There are spoilers in this review, but since the movie has been out long enough to make it into Walmart’s $5 bin, I’m not too concerned.
The movie begins with a writer who visits an Indian man in Canada to hear about his experience of surviving 227 days in a lifeboat on the ocean. However, the Indian goes into detail about his life in India before the shipwreck: his name is Piscine, which means “Swimming Pool”; after getting called Pissing in school (it was Pipí in the Spanish soundtrack we used), he memorized the number pi out to a vast number of digits and began introducing himself as Pi; he grew up in a Hindu family but was fascinated by Christianity and Islam as well; he briefly had a girlfriend; his dad had a hotel with a zoo; Pi attempted to hand-feed the tiger, but his father interrupted the proceedings and made Pi watch the tiger kill a goat.
First grump: The Spanish voice-over actor’s fake Indian accent wore on me. It was almost as bad as the “ethereal” voice of the giant Dr. Manhattan in Watchmen.
Second grump: The sappiness of Pi’s religiosity. He’s profoundly impacted by a visit to a Catholic church, where he sees the images of the Stations of the Cross and marvels at the idea of the Incarnation and Christ’s redemptive suffering. He begins to worship this God, explaining that Hinduism is polytheistic so he can add one more god without problems. A few minutes later in the film, he’s also struck by the solemnity of a Muslim service, and begins doing the Muslim prayers as well. Oh, how profound, someone who sees beauty and meaning in each of the great religions. Why didn’t they put earlocks and a black hat on him and have him bob and sway at a synagogue as well? Come on. It made me sympathize with his atheist father, who at least appealed to reason in his arguments.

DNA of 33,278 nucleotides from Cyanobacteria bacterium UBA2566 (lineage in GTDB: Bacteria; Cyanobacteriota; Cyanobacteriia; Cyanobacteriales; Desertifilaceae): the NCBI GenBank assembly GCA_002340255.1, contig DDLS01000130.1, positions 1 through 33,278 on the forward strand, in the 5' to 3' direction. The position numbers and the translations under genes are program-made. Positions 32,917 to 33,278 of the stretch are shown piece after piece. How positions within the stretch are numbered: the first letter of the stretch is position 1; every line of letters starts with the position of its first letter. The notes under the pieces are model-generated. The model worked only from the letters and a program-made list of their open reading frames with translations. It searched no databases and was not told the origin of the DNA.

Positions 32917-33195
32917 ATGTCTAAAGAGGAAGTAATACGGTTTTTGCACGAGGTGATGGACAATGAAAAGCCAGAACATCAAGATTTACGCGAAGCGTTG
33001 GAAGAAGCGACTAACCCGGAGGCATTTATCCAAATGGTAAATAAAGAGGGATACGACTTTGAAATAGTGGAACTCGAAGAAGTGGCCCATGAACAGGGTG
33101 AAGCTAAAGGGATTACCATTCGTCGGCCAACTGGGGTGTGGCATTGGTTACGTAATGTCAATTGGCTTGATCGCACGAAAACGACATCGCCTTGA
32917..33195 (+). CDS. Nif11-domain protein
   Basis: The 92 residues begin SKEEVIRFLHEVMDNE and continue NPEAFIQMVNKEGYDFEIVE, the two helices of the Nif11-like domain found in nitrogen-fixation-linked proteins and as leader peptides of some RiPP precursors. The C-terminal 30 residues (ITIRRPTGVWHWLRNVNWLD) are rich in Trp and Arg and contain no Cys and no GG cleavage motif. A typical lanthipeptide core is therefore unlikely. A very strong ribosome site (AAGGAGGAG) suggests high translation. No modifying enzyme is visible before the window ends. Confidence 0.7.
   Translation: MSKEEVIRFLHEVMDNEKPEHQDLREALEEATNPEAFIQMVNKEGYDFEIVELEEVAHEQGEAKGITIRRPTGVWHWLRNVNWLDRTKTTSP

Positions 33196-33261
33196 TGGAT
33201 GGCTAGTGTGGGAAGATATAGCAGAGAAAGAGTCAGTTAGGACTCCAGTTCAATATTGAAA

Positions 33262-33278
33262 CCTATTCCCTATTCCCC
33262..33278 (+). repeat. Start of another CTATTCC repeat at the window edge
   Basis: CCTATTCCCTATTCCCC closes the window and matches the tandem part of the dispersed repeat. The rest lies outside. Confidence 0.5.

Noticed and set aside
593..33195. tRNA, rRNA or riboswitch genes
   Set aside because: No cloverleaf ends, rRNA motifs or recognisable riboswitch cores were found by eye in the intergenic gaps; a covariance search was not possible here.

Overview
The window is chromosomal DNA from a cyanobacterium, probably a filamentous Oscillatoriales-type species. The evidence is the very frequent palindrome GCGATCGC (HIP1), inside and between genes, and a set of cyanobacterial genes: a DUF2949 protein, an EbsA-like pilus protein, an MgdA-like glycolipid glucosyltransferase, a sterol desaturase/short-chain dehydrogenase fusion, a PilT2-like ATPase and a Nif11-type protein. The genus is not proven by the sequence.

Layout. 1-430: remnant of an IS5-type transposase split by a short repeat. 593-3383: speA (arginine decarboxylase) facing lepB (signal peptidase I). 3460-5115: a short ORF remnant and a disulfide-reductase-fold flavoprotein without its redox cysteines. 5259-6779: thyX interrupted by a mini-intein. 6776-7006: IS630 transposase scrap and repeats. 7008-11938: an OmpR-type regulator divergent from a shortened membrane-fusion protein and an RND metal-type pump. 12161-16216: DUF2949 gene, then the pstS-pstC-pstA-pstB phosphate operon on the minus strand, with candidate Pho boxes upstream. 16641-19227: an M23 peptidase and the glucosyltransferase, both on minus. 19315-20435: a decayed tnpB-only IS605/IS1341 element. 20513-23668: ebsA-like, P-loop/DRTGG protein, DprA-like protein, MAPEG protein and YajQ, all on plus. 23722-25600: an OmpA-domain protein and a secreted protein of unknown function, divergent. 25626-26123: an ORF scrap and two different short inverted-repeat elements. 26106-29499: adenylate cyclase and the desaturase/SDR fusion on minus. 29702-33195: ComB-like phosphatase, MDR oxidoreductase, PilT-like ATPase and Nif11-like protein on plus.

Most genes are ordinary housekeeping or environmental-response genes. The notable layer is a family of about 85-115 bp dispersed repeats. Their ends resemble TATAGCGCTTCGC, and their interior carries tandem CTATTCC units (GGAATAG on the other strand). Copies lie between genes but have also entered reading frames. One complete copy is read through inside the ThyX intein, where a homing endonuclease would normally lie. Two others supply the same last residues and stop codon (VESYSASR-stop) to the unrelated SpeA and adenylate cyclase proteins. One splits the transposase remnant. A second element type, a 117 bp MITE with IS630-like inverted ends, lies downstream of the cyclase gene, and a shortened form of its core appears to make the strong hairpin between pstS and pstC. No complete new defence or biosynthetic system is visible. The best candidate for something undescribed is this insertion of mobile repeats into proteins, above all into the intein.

As a result of political turmoil and declining fortunes in India, Pi’s father decides to sell the hotel and take his family and the animals by freighter to North America. The ship’s disgusting cook has no sympathy for their vegetarianism and serves them the same garbage he serves the crew. A friendly Japanese sailor introduces himself as a Buddhist and explains that he survives on rice and gravy because the gravy contains no meat.
Pi goes on deck during a massive storm. The freighter is swamped, and Pi is unable to rescue his family from their flooded stateroom. He does make it onto a lifeboat, however, where he is joined by zoo animals that have escaped from their cages in the hold: a zebra, which breaks its legs while jumping in; a hyena; an orangutan; and the tiger.
The hyena kills the zebra and the orangutan. The tiger kills the hyena and presumably eats all three dead animals, because they disappear after a while. Pi makes a raft of life vests and oars and drifts beside the boat out of reach of the tiger, returning occasionally to get supplies of food (cracker packets) and water. Eventually he ends up training the tiger to keep its distance, and the two learn to share the boat. They survive on fish, mostly serendipitously.
At one point, the boat drifts up to a floating island with edible vines, pools of fresh water, and thousands of meerkats doing that cute meerkat standing-around thing. They rest there for a few hours, but at night when Pi climbs a tree to rest, he discovers a human tooth inside a flower growing in the tree. He also sees dead fish and a dead shark floating in the pond where he had swum and drunk shortly before. He comes to the conclusion that the island is malevolent, and runs back to his lifeboat to escape. The tiger had already returned to the boat at nightfall.